This article was published in the September 2017 edition of Medical Observer, under the title, “Online chat raises difficult question” (pp. 64-65). (PDF)
I was quoted in an article in MJA InSight, written by Cate Swannell, about my comments on a new short report published in the MJA (Vitamin D testing: new targeted guidelines stem the overtesting tide).
Dr Michael Tam, a staff specialist in general practice and a conjoint senior lecturer at the University of New South Wales, told MJA InSight that he did not believe the new Medicare item numbers and guidelines were the cause of the downturn in testing and expenditure.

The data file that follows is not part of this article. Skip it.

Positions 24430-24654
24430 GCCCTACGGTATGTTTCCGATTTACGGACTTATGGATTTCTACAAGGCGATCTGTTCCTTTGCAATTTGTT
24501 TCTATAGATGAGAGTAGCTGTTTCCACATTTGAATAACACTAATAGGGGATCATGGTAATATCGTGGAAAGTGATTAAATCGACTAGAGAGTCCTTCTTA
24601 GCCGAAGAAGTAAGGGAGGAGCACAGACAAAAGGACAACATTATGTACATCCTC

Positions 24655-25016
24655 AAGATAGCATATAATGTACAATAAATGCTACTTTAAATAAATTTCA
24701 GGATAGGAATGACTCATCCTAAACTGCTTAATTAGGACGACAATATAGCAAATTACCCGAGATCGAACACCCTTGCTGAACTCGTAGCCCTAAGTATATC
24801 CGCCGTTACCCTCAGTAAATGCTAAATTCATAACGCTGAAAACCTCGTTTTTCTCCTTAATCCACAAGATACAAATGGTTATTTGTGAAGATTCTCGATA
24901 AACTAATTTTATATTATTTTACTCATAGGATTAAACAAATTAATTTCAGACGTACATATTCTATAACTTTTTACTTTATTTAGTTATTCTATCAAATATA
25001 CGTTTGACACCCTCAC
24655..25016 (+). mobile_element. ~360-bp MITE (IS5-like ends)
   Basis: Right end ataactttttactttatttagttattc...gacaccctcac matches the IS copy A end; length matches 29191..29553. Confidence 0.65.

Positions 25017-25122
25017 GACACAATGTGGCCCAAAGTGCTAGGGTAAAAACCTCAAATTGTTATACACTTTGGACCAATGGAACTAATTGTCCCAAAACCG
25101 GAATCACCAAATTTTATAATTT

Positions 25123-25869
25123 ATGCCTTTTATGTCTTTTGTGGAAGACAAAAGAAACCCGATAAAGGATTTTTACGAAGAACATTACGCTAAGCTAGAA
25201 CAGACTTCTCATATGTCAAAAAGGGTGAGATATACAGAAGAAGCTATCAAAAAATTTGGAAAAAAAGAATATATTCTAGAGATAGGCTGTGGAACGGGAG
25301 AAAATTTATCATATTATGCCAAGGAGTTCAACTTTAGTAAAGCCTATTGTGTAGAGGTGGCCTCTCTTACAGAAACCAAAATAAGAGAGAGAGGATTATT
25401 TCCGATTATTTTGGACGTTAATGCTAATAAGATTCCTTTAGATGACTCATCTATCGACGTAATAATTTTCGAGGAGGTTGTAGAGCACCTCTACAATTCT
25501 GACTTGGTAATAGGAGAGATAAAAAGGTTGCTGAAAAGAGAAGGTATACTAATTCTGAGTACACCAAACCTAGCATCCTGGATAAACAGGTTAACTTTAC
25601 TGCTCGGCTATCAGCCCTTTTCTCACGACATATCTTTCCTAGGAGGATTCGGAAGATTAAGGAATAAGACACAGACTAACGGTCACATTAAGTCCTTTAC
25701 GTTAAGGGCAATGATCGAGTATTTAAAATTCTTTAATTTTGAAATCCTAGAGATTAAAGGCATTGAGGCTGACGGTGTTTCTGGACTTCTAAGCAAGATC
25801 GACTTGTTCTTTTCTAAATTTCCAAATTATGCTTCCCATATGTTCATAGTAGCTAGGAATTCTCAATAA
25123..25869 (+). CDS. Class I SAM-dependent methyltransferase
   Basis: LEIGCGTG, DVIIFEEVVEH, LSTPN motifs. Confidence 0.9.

“It’s great to see that the cost (and volume) of vitamin D testing is coming down,” Dr Tam said. “It is increasingly recognised by most doctors that there is little utility in vitamin D testing in the majority of the population.
“I see the targeted guidelines as being part of the clinical cultural environment that led to a change in beliefs and attitudes towards vitamin D testing. Undoubtedly, it is a very important thing. However, it must be understood within the context of the limits of its influence.
“There is still a long way to go in reducing vitamin D testing to the level that would be supported by evidence-based practice, and this most likely will require more than guidelines.”
I was quoted on an article written by Carley Tonoli, an editor at The Conversation, titled “Experts urge caution on new pregnancy and vitamin D study”.